Opening a restaurant during a time that many insiders believe is the worst hit to ever befall the restaurant industry requires a certain amount of chutzpah.

Mica Talmor is the first to admit she has it, and then some.

The former chef-owner of the popular Oakland Israeli fast-casual restaurant Ba-Bite – which closed in August 2018 due to a landlord dispute – is back on Piedmont Avenue with Pomella, which is opening today. But given these strange times, Talmor’s new restaurant will not have a splashy grand opening and will operate with limited conditions in accordance with the shelter-in-place mandate. For now, Pomella will offer a small menu of prepared dishes that can be eaten room temperature or easily preheated at home, for curbside pick-up on Thursdays and Fridays between 2-5 p.m., only. (Pomella hopes to add Saturdays in the future.)

“I can’t open the way I wanted to open, but there is a need out there for prepared meals right now and I can fulfill that need,” said Talmor. “I think what we do now will define us, in a way.”

Mica Talmor, owner of Pomella.
Mica Talmor, owner of Pomella. Photo courtesy of Mica Talmor

Ba-Bite opened in May 2015 and quickly made its mark with some of the creamiest hummus around. Others loved it for its meal-sized salads, plentiful vegan options and other Middle Eastern favorites like majadera (a spiced rice and lentil dish) and falafel.

Talmor comes from Northern Israel. She worked at high-end restaurants in Tel Aviv, and came to the Bay Area to attend culinary school. Before opening Ba-Bite with her then-husband Robert Gott, the pair owned and ran a high-end catering company called Savoy Events. After the restaurant closed, Talmor continued to cater, serving her roster of clients, until she could figure out what was next for her. But Ba-Bite had developed such a devoted clientele, she knew she had to bring it back somehow.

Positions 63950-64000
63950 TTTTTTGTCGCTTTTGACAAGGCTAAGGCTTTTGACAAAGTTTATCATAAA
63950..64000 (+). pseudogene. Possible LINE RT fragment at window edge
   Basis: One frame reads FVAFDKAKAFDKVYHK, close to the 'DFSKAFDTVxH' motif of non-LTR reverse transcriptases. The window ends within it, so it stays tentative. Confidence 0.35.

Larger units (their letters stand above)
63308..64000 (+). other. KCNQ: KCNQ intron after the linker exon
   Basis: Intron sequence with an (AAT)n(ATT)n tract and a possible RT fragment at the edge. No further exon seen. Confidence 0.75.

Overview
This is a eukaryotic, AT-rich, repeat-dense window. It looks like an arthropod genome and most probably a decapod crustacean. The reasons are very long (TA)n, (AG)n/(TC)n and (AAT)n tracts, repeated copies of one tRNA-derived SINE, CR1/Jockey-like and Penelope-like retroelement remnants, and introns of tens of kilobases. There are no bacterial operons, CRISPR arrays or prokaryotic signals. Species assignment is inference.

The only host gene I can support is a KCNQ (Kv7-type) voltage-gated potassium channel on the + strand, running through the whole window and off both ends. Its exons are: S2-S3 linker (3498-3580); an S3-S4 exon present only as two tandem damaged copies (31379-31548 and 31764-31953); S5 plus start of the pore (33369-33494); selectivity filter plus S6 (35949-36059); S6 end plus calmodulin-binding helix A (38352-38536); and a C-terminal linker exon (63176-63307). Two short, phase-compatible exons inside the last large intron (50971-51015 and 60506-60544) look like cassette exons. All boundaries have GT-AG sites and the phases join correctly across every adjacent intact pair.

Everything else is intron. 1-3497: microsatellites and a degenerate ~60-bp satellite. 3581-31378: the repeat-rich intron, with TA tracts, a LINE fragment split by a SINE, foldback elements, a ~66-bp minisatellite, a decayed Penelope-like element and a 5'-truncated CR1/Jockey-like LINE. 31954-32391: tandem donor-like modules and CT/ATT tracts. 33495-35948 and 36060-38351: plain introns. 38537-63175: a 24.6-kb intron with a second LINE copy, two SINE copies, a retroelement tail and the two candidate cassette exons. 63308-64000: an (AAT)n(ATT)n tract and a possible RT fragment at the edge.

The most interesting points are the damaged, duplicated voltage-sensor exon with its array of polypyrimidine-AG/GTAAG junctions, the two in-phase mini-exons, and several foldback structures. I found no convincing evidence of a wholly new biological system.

When the former Chow space became available, she was the second of three tenants to sign a lease (she’s downstairs, next door to the new Doña) but given that a large space for one business was being converted to one housing three different restaurants, changes needed to be made, and that took time.

Talmor ran and completed a Kickstarter campaign in August 2019 seeking $20,000 from her customer base. Within days she reached her goal, and ended up raising over $35,000. She was hoping to be open in fall 2019.

By November, she was given the go-ahead to start her catering operation at the new space. Given that December is such a busy month for caterers, Talmor stalled on improvements for a while, not wanting catering and construction going on simultaneously.

Construction began in January, but permitting and inspection delays kept pushing back Pomella’s opening date. Final inspections were also prolonged because of limited city staffing due to the coronavirus. Opening in the midst of shelter-in-place may be a bad idea, but not opening at all seemed even worse. Talmor decided it was now or never.

But Talmor’s previous cooking experience translates well for these times. Aside from her catering company, she once made prepared meals for now-defunct food-delivery start-up Munchery. For Pomella, she had a good idea of which dishes from the Ba-Bite menu would work best for take-out or delivery. And when the restaurant eventually opens, the space is large enough to include a market, for grab-and-go items.

The wraps, fried cauliflower and falafel, all of which were big sellers at Ba-Bite are not on the menu for now.